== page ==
In theaters now is “Million Dollar Arm,” Disney’s version of Rinku Singh and Dinesh Kumar Patel’s unlikely journey from game show winners in India to minor league pitchers in the United States. Jerry Crasnick of ESPN has their story.
Along the way, Crasnick tells us that, though their major league baseball dreams didn’t materialize, one of them did get to experience something many, many major league pitchers have lately: Tommy John surgery for Singh:
Last summer, Singh experienced another ritual that’s become increasingly more commonplace among young American and Latino males in his new profession: He underwent Tommy John surgery on his left elbow. Like Matt Harvey, Jose Fernandez and so many other All-Stars/household names, Singh is dealing with the emotional and physical fallout of an ulnar collateral ligament tear. He’ll spend this summer rehabbing in an effort to return to the playing field in 2015.
In this case, I do not think we can realistically look at the subject being overworked in highly-competitive youth traveling leagues as the culprit.
The Royals are in agreement with right-handed reliever Drew Storen on a minor league deal, the team announced Friday. Per Jon Heyman of MLB Network, the deal is worth $1.25 million if the veteran righty breaks camp with the club this spring. Additional, albeit unspecified incentives will be included in the contract as well.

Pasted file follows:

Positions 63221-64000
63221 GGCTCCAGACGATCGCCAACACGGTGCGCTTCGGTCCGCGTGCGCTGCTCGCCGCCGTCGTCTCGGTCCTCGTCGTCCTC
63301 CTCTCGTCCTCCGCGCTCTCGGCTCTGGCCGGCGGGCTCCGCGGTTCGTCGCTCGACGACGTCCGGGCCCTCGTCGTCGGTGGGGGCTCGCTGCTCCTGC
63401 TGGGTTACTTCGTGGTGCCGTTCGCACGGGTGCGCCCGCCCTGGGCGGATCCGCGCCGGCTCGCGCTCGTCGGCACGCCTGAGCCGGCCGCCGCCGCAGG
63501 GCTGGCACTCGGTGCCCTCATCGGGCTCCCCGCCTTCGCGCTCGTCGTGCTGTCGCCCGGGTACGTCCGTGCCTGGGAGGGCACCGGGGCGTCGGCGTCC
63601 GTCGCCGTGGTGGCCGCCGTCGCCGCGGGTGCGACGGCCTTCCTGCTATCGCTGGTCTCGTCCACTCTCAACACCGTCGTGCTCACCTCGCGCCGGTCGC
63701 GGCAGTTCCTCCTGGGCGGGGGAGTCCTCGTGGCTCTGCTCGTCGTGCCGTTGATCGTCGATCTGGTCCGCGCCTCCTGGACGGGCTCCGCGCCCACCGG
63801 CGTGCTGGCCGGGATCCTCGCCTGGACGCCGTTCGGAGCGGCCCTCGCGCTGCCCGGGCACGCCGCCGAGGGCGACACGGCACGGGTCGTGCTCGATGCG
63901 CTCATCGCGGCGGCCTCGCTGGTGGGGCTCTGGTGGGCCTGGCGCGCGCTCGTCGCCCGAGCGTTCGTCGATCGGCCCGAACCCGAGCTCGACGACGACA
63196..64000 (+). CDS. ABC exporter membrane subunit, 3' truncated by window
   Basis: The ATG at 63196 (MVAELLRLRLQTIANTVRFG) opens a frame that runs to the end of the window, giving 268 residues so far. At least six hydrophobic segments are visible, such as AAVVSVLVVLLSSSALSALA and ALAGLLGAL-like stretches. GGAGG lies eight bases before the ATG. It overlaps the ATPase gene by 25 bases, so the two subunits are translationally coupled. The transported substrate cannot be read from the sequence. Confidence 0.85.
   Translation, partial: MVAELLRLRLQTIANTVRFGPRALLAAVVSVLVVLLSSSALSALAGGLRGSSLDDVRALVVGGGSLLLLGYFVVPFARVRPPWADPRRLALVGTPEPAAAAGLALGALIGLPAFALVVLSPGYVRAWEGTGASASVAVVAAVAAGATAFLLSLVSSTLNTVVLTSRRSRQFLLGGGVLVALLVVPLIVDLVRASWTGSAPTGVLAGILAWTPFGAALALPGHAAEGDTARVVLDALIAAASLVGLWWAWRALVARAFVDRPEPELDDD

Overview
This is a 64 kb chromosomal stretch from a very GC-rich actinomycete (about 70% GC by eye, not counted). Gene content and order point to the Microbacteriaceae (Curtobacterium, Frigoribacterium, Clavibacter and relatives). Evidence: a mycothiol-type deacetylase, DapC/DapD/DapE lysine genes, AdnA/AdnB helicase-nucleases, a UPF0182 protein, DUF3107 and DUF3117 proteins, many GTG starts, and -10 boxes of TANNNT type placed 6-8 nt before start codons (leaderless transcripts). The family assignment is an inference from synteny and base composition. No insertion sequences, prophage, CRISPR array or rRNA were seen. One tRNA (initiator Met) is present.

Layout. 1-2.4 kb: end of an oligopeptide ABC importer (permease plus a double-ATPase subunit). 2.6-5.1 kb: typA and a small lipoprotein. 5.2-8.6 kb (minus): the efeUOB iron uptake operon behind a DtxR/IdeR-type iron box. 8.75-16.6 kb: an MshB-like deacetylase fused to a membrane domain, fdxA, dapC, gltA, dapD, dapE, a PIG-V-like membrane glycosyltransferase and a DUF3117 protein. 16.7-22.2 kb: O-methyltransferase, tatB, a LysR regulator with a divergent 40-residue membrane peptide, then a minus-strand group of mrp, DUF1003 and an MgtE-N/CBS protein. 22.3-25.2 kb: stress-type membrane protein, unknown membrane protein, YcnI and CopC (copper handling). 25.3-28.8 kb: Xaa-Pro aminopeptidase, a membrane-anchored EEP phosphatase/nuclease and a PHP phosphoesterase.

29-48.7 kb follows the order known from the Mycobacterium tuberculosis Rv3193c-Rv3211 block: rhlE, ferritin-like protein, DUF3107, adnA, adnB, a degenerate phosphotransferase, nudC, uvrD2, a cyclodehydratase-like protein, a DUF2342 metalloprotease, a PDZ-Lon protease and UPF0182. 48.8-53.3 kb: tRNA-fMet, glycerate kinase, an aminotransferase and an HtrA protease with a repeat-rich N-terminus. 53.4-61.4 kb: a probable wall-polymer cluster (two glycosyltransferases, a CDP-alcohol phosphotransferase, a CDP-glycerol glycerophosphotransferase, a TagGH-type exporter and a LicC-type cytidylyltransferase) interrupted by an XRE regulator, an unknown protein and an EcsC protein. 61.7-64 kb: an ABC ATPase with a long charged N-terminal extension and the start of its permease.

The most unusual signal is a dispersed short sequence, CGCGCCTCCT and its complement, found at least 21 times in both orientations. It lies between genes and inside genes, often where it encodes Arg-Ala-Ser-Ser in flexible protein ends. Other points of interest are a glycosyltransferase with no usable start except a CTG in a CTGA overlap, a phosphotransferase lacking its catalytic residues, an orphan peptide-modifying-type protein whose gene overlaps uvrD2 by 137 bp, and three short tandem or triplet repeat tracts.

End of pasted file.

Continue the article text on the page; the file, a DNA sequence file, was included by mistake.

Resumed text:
Storen, 31, is coming off of a protracted absence from any MLB duties. After inking a one-year deal with the Reds in 2017, he sustained a right elbow sprain toward the end of the year and underwent Tommy John surgery that October. He was effectively decommissioned for the club’s entire 2018 run and generated little interest around the league this winter, perhaps due in part to the uninspired 4.45 ERA, 3.8 BB/9, 7.9 SO/9, and career-low -0.2 fWAR he posted across 54 2/3 innings during his last healthy season.
While it’s not immediately clear what kind of performance the Royals can expect from Storen in spring training, they’re not exactly in a position to be choosy. Their bullpen ranked dead last among all MLB teams with a collective 5.04 ERA, 4.85 FIP, and -2.2 fWAR last year, and still appears to be in a state of flux as they approach Opening Day. Skipper Ned Yost told reporters Wednesday that he intends to eschew the traditional closer appointment in 2019 and will instead utilize a combination of right-handers Wily Peralta and Brad Boxberger, lefty Tim Hill, and various others as he tackles high-leverage situations in the future.